The Digi-Cult

A New Religion for a Digital Age

Posts Tagged ‘Jen’

Digital addictions

Posted by 1forfun on November 8, 2008

                               My roommate rcellecently decided she was going to switch her major from English to addictions counselling, and was told jokingly by a friend that to be an addictions counsellor she had to have an addiction of her own, and she does: her cell phone.

 

 

 

And then I thought about it, and I’m really no different. I’m really attached to my cell phone too, though not in exactly the same way. She is afraid of missing a call greenpatchkidnap1or text, but for me, the phone is a security blanket, a lifeline in the case of unusual circumstances. But the addiction doesn’t end there.  We have two tv’s in our living room, one hooked up for movies and video games, and the other hooked up for cable. There have certainly been times where we have been watching a show on tv, one of us is playing a video game, and we both have computers  open and next to us. This all comes back to Sherry Turkle’s article Can you hear me now? In which she discusses the idea of tethered self, the idea that we are so incredibly tied to our technology. With social networking sites  and email, there is always something to update, and conversely always something to check for updates. I’m not sure what the attraction is in always being updated on the goings on of people I rarely talk to. I spend hours on facebook using various applications to kidnap my roommate, or send her plants and fish, while she sits next to me on the couch.

I guess what I’m really wondering is why all these seemingly pointless and excessive interactions have such a hold over me and others, and why I can’t seem to stop-despite how I’ve tried. Not to mention the fact that very rarely do I actually get anything productive done while online.

If anyone has any thoughts, or would like to contribute their own technological addictions, I’d love to hear it.

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Posted in Digital Culture, Groups, Interaction, Websites | Tagged: , , , , , , , , , , | 2 Comments »

Unthrilled

Posted by 1forfun on October 27, 2008

So, once again, my post is late, but in my defense, I’ve already spent upwards of 24 hours at work this weekend, not exceptionally good for getting other work done. The game I was playing this week is Thrillville on the PS2. Though saying that I played it this week is a bit of an exaggeration, because I lost interest after about an hour.

Now I won’t say that I know much about this game from an hour of play, but it really doesn’t seem like the game would change much over time. The game involves designing and operating an amusement park. You are in charge of talking to guests, doing research and development, maintenance, building rides and attractions, and the other various business aspects of amusement parks. This to me seems like an educational  video game in disguise, and is far too much like work. Granted the minigames seem pretty cool, and there is a multiplayer mode from which you can access them (though I haven’t tried-my second controler is toast) it really doesn’t make up for the fact that the only reward for being good at managing is getting more to manage.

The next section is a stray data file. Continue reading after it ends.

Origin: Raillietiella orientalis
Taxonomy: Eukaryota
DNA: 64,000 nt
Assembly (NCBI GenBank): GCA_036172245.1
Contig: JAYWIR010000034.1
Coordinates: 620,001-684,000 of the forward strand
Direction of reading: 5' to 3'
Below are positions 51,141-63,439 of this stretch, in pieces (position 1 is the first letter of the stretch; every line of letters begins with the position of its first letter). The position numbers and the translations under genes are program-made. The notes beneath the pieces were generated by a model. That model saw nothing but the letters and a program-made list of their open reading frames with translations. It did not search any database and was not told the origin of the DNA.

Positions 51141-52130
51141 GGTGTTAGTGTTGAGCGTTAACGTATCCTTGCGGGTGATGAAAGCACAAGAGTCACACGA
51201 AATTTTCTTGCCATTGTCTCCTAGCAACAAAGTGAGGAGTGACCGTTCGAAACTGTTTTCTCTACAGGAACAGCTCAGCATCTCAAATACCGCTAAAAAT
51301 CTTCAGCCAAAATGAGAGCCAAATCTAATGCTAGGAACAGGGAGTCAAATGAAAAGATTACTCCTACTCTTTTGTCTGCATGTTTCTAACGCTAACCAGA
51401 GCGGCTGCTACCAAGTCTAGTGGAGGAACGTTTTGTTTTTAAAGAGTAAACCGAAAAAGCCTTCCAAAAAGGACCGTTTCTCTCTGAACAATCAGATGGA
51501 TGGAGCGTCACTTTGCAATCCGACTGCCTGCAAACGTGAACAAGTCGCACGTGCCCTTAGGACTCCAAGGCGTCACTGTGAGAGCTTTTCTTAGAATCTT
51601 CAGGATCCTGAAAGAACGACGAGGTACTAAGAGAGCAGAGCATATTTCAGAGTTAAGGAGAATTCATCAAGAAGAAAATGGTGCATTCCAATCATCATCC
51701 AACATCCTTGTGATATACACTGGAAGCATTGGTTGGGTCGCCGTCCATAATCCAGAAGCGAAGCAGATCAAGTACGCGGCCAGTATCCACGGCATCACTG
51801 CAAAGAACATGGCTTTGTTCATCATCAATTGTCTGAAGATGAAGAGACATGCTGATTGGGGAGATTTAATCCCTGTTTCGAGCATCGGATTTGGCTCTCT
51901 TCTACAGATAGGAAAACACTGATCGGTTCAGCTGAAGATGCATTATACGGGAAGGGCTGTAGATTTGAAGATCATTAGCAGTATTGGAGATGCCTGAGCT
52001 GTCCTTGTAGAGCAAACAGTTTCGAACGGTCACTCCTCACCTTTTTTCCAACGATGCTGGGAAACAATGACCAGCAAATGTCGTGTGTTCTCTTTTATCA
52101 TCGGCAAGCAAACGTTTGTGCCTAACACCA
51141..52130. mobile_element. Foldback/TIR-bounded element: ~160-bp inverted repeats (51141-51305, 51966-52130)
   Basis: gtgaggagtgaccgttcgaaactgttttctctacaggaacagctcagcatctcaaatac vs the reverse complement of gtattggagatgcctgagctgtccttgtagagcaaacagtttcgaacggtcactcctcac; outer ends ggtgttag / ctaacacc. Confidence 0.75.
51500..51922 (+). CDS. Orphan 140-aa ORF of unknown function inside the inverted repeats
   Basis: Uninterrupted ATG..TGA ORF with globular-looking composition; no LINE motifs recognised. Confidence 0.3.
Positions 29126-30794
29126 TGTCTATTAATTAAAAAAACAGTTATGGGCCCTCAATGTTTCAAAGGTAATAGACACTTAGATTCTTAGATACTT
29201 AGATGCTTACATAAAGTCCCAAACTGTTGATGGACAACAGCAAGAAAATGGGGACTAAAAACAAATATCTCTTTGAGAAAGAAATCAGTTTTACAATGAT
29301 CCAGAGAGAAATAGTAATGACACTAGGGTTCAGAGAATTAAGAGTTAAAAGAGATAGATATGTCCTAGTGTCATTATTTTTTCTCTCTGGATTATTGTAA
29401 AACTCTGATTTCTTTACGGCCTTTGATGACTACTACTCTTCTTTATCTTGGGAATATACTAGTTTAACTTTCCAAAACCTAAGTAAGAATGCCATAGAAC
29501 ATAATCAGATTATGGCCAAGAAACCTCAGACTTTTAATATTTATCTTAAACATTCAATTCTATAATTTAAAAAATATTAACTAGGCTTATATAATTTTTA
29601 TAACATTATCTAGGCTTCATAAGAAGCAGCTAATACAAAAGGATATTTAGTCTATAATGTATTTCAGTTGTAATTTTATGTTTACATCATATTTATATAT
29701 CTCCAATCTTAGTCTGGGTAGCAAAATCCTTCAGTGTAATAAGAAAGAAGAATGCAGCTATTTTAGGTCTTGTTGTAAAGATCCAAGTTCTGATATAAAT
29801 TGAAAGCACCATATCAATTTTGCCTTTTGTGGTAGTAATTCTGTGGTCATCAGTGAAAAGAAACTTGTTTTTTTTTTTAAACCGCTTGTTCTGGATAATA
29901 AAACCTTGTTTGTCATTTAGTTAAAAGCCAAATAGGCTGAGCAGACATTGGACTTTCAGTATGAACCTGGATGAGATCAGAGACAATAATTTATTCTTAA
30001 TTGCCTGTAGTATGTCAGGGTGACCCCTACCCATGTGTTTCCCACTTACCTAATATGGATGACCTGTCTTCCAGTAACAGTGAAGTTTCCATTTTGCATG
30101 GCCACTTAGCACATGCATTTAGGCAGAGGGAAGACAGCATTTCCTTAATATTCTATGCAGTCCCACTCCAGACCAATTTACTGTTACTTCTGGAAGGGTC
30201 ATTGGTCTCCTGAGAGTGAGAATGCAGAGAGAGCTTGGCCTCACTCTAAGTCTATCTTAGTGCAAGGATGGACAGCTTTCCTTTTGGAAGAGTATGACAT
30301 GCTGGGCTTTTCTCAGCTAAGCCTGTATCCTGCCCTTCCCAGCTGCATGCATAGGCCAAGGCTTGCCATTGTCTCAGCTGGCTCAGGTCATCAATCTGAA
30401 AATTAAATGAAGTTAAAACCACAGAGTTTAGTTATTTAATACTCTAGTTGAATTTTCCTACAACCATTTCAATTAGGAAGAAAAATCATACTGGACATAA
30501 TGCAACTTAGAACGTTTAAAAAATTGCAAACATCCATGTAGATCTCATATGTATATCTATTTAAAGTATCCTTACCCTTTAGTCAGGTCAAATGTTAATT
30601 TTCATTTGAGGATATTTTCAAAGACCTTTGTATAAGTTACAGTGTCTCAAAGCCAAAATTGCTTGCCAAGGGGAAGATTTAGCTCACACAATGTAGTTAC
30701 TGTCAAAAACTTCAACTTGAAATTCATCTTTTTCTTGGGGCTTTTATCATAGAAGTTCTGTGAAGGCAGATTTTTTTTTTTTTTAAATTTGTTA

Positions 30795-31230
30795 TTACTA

Thats not to say that this type of video game doesn’t have a fan base, I played an almost identical (though simpler) version of this game years ago, and enjoyed it immensely, and games like Diner dash and Parking dash have a certain appeal to them, so perhaps it’s just a bad time for this game, but I just can’t see myself returning to play it again any time soon.

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Boo!

Posted by 1forfun on October 21, 2008

So, I hope everyone had a good Thanksgiving. I for one have been extraordinarily slow to get back into school and work. One of the pitfalls I didn’t see coming when I was thinking about blog topics was the time it would take. Not only does it involve writing(which is the least of the time spent) but I now spend increasing amounts of time at King of Trade, as well as time playing games. My roommate and I now have two versions of Spyro, and spend a considerable amount of time on both. Just prior to Thanksgiving I bought myself Luigi’s Mansion for the Game Cube. Needless to say that’s what I spent the great majority of the weekend doing. There is something very satisfying about sucking up ghosts.

I also love that this game features Luigi on a mission to save Mario, a departure from the norm.